“Just Mercy,” a film that chronicles courtroom struggles against racial injustice and mass incarceration, will be available for free on digital platforms during the month of June following the death of George Floyd, according to Warner Bros. Pictures – the studio behind the 2019 movie.
In the flick – which is based on attorney and founder of the Equal Justice Initiative Bryan Stevenson’s 2014 memoir “Just Mercy: A Story of Justice and Redemption” — actor Michael B. Jordan stars as Stevenson, who helps to free a wrongly condemned death row prisoner, Walter McMillian, played by Jamie Foxx.
“We believe in the power of story,” Warner Bros. said in a statement posted to Twitter on Tuesday. “Our film ‘Just Mercy,’ based on the life work of civil rights attorney Bryan Stevenson, is one resource we can humbly offer to those who are interested in learning more about the systemic racism that plagues our society.”
The statement continues: “For the month of June, Just Mercy will be available to rent for free across digital platforms in the U.S. To actively be part of the change our country is so desperately seeking, we encourage you to learn more about our past and the countless injustices that have led us to where we are today. Thank you to the artists, storytellers and advocates who helped make this film happen. Watch with your family, friends and allies. For further information on Bryan Stevenson and his work at the Equal Justice Initiative please visit EJI.org.”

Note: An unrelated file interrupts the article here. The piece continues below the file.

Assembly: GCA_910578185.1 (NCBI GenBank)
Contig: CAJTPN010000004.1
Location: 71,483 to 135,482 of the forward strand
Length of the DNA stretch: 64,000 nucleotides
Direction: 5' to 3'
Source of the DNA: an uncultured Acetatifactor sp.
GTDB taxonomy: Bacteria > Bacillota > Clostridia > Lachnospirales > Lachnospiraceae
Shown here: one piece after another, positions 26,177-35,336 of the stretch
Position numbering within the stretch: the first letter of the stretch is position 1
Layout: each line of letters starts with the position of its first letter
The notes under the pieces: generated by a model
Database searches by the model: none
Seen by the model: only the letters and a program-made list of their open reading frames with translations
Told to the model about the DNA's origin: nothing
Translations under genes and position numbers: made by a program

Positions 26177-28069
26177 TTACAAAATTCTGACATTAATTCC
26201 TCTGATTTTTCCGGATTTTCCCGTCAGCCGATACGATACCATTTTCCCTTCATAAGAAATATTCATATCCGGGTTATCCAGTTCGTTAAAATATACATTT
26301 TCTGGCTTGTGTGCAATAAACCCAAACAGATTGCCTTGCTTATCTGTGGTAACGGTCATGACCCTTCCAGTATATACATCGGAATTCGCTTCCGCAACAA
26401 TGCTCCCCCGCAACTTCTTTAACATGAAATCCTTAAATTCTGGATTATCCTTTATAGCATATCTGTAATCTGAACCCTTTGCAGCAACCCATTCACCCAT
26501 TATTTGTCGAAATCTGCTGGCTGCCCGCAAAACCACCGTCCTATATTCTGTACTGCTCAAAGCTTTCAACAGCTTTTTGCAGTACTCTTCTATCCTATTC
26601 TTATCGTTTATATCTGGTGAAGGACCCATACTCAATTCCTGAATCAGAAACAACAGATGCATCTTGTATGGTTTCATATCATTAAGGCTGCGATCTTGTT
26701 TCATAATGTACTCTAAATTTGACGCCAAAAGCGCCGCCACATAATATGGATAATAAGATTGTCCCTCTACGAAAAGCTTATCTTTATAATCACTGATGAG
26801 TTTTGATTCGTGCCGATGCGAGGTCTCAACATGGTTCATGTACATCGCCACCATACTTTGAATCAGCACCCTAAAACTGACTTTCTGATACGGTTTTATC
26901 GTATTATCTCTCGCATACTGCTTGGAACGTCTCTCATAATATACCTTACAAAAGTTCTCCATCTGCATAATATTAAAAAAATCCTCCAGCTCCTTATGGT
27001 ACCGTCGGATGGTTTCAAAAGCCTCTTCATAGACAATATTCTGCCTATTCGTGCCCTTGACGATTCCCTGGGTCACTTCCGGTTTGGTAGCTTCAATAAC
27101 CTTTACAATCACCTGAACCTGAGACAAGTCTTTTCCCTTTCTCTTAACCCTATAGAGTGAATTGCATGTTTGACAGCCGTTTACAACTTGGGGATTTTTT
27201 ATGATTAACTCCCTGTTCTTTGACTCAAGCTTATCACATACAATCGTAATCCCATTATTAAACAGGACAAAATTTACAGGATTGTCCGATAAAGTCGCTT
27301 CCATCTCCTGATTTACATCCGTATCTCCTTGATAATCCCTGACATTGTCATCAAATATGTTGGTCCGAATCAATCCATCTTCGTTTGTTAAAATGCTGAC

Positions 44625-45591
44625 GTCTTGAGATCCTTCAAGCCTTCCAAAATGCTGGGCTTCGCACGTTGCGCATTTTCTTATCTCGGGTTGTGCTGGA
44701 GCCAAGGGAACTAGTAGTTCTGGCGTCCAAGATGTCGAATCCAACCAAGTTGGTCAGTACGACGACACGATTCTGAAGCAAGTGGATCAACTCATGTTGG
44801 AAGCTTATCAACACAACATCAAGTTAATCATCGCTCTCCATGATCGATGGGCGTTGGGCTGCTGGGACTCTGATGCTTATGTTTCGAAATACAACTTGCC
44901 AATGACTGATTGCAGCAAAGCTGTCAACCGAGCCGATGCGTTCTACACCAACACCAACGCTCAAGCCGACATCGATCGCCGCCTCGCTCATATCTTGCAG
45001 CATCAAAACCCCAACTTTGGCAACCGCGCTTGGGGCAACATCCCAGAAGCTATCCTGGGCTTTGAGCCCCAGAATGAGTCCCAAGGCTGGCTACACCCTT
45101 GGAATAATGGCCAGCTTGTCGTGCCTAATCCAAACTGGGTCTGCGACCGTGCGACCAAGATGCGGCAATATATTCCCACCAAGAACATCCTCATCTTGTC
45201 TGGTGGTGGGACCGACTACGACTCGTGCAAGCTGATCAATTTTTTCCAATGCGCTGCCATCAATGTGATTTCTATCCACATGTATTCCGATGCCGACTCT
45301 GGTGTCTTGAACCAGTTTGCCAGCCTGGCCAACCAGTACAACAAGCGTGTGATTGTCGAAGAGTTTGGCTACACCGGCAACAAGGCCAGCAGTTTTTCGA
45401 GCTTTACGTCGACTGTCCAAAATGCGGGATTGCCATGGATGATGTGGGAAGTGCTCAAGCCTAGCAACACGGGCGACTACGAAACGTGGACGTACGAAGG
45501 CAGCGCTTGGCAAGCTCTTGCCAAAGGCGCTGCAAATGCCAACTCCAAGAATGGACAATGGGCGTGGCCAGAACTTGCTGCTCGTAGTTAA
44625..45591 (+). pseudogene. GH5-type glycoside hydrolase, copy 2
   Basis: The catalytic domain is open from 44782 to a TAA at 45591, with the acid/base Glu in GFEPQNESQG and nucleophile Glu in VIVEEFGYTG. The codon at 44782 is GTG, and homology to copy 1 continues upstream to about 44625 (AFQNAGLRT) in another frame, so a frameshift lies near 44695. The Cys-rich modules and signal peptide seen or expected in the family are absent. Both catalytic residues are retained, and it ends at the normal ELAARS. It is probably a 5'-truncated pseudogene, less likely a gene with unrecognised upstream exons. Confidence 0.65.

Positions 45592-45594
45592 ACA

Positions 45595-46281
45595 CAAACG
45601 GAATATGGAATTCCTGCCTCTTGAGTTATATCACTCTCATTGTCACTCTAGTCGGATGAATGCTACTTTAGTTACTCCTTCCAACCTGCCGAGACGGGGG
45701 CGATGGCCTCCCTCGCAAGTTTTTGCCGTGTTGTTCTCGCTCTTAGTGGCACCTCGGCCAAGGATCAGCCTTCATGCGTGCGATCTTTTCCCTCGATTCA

“Just Mercy,” which was released in December 2019, was the first studio project made with the inclusion rider, the contractual provision mandating the consideration of people from underrepresented groups for cast and crew positions.
The rider was initiated as a way to change the long-term under-representation of people of color and women in Hollywood. Recent studies have shown that films like “Just Mercy” are starting to reshape the film industry.
Across the country, people have been protesting against police brutality, specifically against members of the black community, in the wake of the death of George Floyd, an African-American man from Minneapolis who died while in police custody after a white officer kneeled on Floyd’s neck for eight minutes, moments that were captured on cellphone video. In the footage, Floyd, 46, shouts “I cannot breathe” and “don’t kill me,” before losing consciousness. He was later pronounced dead.
Since-fired officer Derek Chauvin was later charged with third-degree murder and second-degree manslaughter in Floyd’s death.
Fox News’ Tyler McCarthy and The Associated Press contributed to this report